How (not) to drive away female applicants
Recruitment agencies are always looking for the best people to fill roles. Most of the time, it is irrelevant what gender, orientation or race they are, but researchers in Germany suggest that businesses are stereotyping job vacancies by mistake.
If a role is gender neutral, then it may come as a surprise when a recruiter only gets male applicants. This was part of a larger research project that the Technische Universität München (TUM) looked into earlier this year.
The researchers at the university showed test subjects of both genders 260 fake job vacancies, and found women were less inclined to apply if the advertisement contained words like “assertive”, “independent”, “aggressive” and “analytical.” The women reported these words were linked to male stereotypes and thought they were unlikely to fit the mould.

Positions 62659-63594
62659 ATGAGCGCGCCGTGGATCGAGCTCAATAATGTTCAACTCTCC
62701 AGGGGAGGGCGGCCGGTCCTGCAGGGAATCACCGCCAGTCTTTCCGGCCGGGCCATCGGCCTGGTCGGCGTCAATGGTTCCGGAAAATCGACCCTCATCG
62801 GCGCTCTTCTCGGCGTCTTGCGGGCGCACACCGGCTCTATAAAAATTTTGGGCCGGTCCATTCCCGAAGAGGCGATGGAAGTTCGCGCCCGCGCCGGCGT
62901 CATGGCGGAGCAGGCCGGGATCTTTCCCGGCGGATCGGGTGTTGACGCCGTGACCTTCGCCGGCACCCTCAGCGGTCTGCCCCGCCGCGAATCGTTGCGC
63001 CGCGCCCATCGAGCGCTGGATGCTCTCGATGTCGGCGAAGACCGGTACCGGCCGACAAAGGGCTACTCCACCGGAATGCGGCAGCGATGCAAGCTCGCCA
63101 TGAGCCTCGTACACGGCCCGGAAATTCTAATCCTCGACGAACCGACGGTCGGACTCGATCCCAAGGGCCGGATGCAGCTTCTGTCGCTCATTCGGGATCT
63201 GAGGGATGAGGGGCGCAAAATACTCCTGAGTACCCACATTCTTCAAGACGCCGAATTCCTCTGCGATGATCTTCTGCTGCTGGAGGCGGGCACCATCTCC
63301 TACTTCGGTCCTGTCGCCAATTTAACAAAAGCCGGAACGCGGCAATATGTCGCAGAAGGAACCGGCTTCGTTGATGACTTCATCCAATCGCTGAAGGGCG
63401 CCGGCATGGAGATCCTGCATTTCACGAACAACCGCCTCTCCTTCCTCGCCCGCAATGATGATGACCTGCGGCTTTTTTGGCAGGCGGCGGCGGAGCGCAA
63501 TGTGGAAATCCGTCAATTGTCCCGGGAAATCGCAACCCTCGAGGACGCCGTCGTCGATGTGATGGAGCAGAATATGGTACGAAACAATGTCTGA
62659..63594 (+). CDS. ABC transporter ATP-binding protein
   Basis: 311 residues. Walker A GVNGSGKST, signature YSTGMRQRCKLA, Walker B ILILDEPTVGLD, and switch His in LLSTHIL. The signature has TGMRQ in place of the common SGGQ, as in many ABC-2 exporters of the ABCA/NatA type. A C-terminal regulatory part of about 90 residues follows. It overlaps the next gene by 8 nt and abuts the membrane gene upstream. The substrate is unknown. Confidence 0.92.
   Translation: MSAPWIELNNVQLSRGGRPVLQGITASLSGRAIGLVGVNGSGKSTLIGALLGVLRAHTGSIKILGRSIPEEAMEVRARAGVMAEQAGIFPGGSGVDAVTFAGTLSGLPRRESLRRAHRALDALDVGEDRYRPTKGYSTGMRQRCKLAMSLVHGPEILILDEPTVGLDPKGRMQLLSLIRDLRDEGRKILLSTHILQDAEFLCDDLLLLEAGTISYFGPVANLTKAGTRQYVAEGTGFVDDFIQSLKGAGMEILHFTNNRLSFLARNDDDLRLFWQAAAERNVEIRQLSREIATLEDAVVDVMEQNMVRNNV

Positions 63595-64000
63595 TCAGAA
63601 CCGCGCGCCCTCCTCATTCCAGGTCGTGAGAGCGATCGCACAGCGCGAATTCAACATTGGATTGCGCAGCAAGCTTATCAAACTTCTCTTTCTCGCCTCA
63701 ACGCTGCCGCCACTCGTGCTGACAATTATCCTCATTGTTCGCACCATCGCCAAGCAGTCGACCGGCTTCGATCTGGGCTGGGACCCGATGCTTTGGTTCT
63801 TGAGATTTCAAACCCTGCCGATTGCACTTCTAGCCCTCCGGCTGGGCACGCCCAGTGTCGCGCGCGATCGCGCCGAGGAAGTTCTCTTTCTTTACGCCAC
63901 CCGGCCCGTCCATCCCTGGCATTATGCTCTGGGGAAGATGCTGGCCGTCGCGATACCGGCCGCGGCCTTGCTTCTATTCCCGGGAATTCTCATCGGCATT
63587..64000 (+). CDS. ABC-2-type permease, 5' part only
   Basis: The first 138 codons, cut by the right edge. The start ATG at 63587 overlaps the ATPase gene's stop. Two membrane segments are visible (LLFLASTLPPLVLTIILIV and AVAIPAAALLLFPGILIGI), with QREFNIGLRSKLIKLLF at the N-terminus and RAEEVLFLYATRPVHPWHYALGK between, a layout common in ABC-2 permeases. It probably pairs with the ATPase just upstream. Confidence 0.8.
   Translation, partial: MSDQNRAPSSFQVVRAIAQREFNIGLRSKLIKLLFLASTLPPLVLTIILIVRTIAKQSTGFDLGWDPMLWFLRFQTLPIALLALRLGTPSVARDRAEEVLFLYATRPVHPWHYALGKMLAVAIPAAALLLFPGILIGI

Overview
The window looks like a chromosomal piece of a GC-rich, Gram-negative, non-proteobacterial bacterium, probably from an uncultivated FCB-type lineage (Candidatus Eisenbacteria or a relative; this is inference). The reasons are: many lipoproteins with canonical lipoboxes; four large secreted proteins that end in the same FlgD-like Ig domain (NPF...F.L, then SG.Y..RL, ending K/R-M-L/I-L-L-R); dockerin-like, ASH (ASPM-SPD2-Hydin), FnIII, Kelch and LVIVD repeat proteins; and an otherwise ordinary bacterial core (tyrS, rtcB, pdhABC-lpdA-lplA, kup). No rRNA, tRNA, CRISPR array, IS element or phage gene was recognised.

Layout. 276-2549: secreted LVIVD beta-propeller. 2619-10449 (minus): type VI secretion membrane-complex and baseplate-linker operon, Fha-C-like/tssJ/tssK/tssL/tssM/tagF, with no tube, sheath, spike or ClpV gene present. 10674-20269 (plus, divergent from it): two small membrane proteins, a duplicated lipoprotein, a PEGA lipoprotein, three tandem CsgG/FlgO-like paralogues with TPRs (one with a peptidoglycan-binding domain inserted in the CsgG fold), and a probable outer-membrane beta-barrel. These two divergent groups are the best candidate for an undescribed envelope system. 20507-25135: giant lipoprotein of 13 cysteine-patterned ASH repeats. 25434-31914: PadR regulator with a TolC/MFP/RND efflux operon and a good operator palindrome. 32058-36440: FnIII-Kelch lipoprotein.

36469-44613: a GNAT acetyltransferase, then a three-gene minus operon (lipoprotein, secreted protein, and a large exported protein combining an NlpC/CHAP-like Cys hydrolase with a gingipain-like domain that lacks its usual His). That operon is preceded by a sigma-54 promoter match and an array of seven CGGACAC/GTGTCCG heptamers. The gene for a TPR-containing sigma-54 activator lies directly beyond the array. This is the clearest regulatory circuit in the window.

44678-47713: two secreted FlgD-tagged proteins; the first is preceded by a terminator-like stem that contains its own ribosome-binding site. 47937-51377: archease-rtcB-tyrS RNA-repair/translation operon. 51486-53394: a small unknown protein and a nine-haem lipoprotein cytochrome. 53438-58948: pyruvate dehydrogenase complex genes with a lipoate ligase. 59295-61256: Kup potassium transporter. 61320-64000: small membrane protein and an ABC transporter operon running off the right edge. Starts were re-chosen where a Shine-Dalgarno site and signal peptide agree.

Despite the women being qualified for the roles, the wording of the vacancy discouraged them from applying which could be one reason why there are fewer females in higher management roles in Australian businesses.
The university discovered women were more likely to apply if words like “dedicated”, “responsible”, “conscientious” and “sociable” were included. In comparison, male test subjects said the wording made no difference in their decision to apply or not.
Head of the study, Professor Claudia Peus, said job postings have be “carefully formulated” to attract the best candidates.
“In most cases, it doesn’t make sense to simply leave out all of the male-sounding phrases. But without a profile featuring at least balanced wording, organisations are robbing themselves of the chance of attracting good female applicants,” she said.
For Australian recruitment agencies installing HRMS is one tool that can help attract the best applicants to a job. The HR management software can make the process easier for both parties and help to track the applications coming in.
By having good systems in place, businesses can have the greatest chance to attract the perfect person to any role.